An unusual plankton growth has been discovered in the North Atlantic, in contrast to the scientific predictions for the area. The discovery suggests a swift environmental change as a result of increased amounts of carbon dioxide may be underway.
A team of researchers has conducted a study to investigate the microscopic algae growth in North Atlantic and the results have, to their surprise, showed a major increase of certain species. For example, in a period between 1965 and 2010, the abundance of single-cell organism coccolithophores showed a tenfold increase with sharp peaking during the late 1990s.
Coccolithophores are single-cell algae organisms that cloak themselves in a distinctive cluster of pale disks made of calcium carbonate, or chalk. They play a role in cycling calcium carbonate, a factor in atmospheric carbon dioxide levels. In the short term they make it more difficult to remove carbon dioxide from the atmosphere, but in the long term - tens and hundreds of thousands of years - they help remove carbon dioxide from the atmosphere and oceans and confine it in the deep ocean.
"Something strange is happening here, and it's happening much more quickly than we thought it should," said Anand Gnanadesikan, associate professor in the Morton K. Blaustein Department of Earth and Planetary Sciences at Johns Hopkins and one of the study's five authors.
A scanning electron microscope image of a coccolithophore, which can measure from 5 to 15 microns across, less than a fifth the width of a human hair. Image credit: Amy Wyeth, Bigelow Laboratory for Ocean Sciences.
Although the results present good news for the species that feed on coccolithophores, it could also mean these results are a direct consequence of rising carbon dioxide levels in the ocean.
"What is worrisome is that our result points out how little we know about how complex ecosystems function. The result highlights the possibility of rapid ecosystem change, suggesting that prevalent models of how these systems respond to climate change may be too conservative," Gnanadesikan added.
The laboratory studies support the conclusion, from the team's analysis of Continuous Plankton Recorder survey data from the North Atlantic Ocean and North Sea since the mid 1960s, that rising carbon dioxide in the ocean is causing the microalgae population to bloom.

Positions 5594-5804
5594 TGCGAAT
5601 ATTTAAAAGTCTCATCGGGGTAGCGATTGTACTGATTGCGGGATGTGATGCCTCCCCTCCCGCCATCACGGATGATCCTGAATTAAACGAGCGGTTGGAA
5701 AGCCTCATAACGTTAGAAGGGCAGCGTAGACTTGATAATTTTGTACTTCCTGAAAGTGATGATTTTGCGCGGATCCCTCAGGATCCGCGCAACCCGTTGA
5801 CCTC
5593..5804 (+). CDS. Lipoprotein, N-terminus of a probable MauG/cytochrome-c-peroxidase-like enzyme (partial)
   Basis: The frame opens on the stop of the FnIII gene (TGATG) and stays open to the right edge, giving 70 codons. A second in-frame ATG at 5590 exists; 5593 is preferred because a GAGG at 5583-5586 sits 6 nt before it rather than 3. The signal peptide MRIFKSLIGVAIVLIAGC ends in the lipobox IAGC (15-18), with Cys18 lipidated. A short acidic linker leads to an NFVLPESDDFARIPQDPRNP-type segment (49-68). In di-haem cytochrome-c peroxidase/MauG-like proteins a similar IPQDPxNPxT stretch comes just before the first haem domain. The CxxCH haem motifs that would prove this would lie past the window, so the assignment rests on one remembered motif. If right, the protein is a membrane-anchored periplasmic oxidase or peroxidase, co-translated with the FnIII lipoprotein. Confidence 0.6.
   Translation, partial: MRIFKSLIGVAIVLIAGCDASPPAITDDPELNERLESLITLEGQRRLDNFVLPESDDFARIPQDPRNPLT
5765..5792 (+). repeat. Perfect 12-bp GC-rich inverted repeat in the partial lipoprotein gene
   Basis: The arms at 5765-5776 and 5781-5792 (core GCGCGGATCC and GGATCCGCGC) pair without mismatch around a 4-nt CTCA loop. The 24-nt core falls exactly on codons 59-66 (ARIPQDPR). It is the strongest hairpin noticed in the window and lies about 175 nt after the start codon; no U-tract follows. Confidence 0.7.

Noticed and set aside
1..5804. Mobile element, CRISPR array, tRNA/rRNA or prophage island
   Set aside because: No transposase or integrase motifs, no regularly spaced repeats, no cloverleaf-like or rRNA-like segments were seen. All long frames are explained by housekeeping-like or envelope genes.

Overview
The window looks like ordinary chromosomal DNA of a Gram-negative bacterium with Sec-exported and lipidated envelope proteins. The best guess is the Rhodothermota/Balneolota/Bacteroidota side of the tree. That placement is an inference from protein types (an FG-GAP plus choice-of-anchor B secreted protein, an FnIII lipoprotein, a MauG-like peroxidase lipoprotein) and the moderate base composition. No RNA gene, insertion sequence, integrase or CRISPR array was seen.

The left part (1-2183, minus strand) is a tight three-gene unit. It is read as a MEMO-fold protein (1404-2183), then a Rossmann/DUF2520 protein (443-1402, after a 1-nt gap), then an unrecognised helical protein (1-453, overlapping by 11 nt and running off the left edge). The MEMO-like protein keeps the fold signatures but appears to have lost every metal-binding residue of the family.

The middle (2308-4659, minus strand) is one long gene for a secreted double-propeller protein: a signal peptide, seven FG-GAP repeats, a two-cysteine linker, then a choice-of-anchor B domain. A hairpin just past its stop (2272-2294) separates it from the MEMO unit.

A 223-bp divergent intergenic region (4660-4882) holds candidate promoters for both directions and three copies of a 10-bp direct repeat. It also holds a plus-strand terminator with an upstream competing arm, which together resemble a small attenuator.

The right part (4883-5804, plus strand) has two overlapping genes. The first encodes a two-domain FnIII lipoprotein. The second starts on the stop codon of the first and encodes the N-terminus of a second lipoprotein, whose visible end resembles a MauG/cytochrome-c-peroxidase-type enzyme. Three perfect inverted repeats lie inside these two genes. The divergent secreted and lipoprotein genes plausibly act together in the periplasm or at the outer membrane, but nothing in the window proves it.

"Our statistical analysis on field data from the CPR point to carbon dioxide as the best predictor of the increase in coccolithophores, The consequences of releasing tons of CO2 over the years are already here and this is just the tip of the iceberg," Sara Rivero-Calle, a lead author of the study explained.
The CPR survey project commenced in the early 1930s, and is involved in continuous study of plankton organisms forming a vital part of the marine food chain.
A ferry crewman works with gear used in the Continuous Plankton Recorder survey, an ongoing study of plankton in the North Atlantic and North Sea launched by a British marine biologist in the early 1930s. Credit: Sir Alister Hardy Foundation for Ocean Science
The scientists have not expected such results, as the thought that ocean acidity resulting from higher carbon dioxide concentration would suppress the algae growth.
"Coccolithophores have been typically more abundant during Earth's warm interglacial and high CO2 periods. The results presented here are consistent with this and may portend, like the 'canary in the coal mine,' where we are headed climatologically," William M. Balch of the Bigelow Laboratory for Ocean Sciences in Maine, a co-author of the study, said.
Traces of coccolithophores organisms on Earth, made during eons have helping scientists in uncovering significant environmental shifts. A nice example of large coccolithophores deposit are the White Cliffs of Dover, although a close inspection shows the thick white deposits have been interrupted by slender, dark bands of flint, a product of organisms that have glassy shells made of silicon, according to Gnanadesikan.
"These clearly represent major shifts in ecosystem type. But unless we understand what drives coccolithophore abundance, we can't understand what is driving such shifts. Is it carbon dioxide?" Balch sad.
- "Multidecadal increase in North Atlantic coccolithophores and the potential role of rising CO2 "- Sara Rivero-Calle, Anand Gnanadesikan, Carlos E. Del Castillo, William Balch, and Seth D. Guikema - Science - Published online November 26, 2015 - DOI:10.1126/science.aaa8026
Featured image: This is a scanning electron microscope image of a coccolithophore, which can measure from 5 to 15 microns across, less than a fifth the width of a human hair. Image credit: Amy Wyeth, Bigelow Laboratory for Ocean Sciences